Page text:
RICHMOND,Va (WTVR)- With just a few clicks, anyone in Virginia can see where a registered sex offender lives in the state.
It’s on the Virginia State Police website which is a database that helped Henrico mother, Elizabeth Hartwell discover an offender was living on her street.
“That has really affected how we live our life at home,” said Hartwell.
CBS 6 wanted to know who’s responsible for monitoring all of the offenders.
After an arrest this week involving a sex offender failing to re-register his address, we took those these questions to officials.
State Police said the responsibility is a team effort between their department’s Sex Offender Unit and the Department of Corrections.
DOC is responsible for those on probation and parole.
“We have 43 sworn in personnel across the state and those are our primary duties, to check on the sex offenders and make sure they’re in compliance with the law,” said Senior Trooper Angela Shaffier, with the Sex Offender Investigative Unit.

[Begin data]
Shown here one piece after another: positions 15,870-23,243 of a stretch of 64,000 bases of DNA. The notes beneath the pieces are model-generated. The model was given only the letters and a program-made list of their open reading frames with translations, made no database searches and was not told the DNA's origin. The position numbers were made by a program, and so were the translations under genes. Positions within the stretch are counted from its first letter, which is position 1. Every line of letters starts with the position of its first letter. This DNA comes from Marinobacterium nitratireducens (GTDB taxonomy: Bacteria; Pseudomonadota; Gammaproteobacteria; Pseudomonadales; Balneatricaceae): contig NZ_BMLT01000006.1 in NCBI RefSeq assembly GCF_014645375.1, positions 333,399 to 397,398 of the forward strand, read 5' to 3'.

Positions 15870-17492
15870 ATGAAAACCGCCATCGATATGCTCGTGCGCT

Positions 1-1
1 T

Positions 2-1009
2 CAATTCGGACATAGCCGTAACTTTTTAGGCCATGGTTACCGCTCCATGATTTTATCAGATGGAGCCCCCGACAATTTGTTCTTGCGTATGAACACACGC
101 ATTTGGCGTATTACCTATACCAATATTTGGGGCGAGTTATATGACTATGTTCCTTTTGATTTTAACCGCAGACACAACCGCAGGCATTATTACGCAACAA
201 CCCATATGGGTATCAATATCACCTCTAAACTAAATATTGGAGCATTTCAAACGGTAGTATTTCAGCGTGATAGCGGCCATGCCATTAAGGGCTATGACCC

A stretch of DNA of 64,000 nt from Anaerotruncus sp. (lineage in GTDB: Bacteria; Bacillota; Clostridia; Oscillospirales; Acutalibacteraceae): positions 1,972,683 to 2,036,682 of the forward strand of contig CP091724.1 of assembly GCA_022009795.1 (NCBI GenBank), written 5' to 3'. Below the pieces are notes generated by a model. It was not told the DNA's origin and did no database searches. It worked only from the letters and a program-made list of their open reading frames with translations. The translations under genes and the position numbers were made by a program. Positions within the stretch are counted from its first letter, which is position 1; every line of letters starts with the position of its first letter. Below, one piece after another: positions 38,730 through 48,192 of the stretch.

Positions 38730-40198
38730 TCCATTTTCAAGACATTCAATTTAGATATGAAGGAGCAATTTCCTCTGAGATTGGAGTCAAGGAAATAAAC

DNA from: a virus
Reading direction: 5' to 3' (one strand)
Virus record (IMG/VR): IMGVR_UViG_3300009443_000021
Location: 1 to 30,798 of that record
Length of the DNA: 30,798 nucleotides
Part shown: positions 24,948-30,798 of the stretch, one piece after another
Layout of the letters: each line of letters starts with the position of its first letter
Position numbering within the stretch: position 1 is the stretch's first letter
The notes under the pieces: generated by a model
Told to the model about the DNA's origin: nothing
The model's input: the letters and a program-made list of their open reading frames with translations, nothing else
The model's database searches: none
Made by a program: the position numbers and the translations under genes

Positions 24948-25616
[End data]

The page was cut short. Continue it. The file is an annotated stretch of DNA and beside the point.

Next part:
Troopers in the unit are responsible for home visits twice a year as well as making sure the offenders are in compliance.
Virginia is broken up into four regions with around 10 troopers to each region.
Each of those regions has around 2,000 offenders, and one trooper is assigned to around 204 offenders.
“That blows my mind. That is completely outrageous,” said Hartwell when she learned of those numbers.
In Chesterfield County, Henrico County, and Richmond there is one trooper assigned to each county and city.
“Someone having to follow up on 200 or more cases is a lot,” said Jacquelin Rakentie who lives in Richmond.
CBS 6’s Chelsea Rarrick asked Sr. Trooper Shaffier how one trooper keeps track of all the offenders.
Shaffier says the main thing is to keep contacts and the troopers have six months to check on every offender. She said they make contact with the offenders as well as build a report with them.
Hartwell said she believes the troopers are doing their best, but said she’d like to see the number of offenders assigned to a trooper change.
“There definitely needs to be some more money put into having some more supervision,” said Hartwell.
Sr. Trooper Shaffier said since the unit started several years ago more offenders have been in compliance.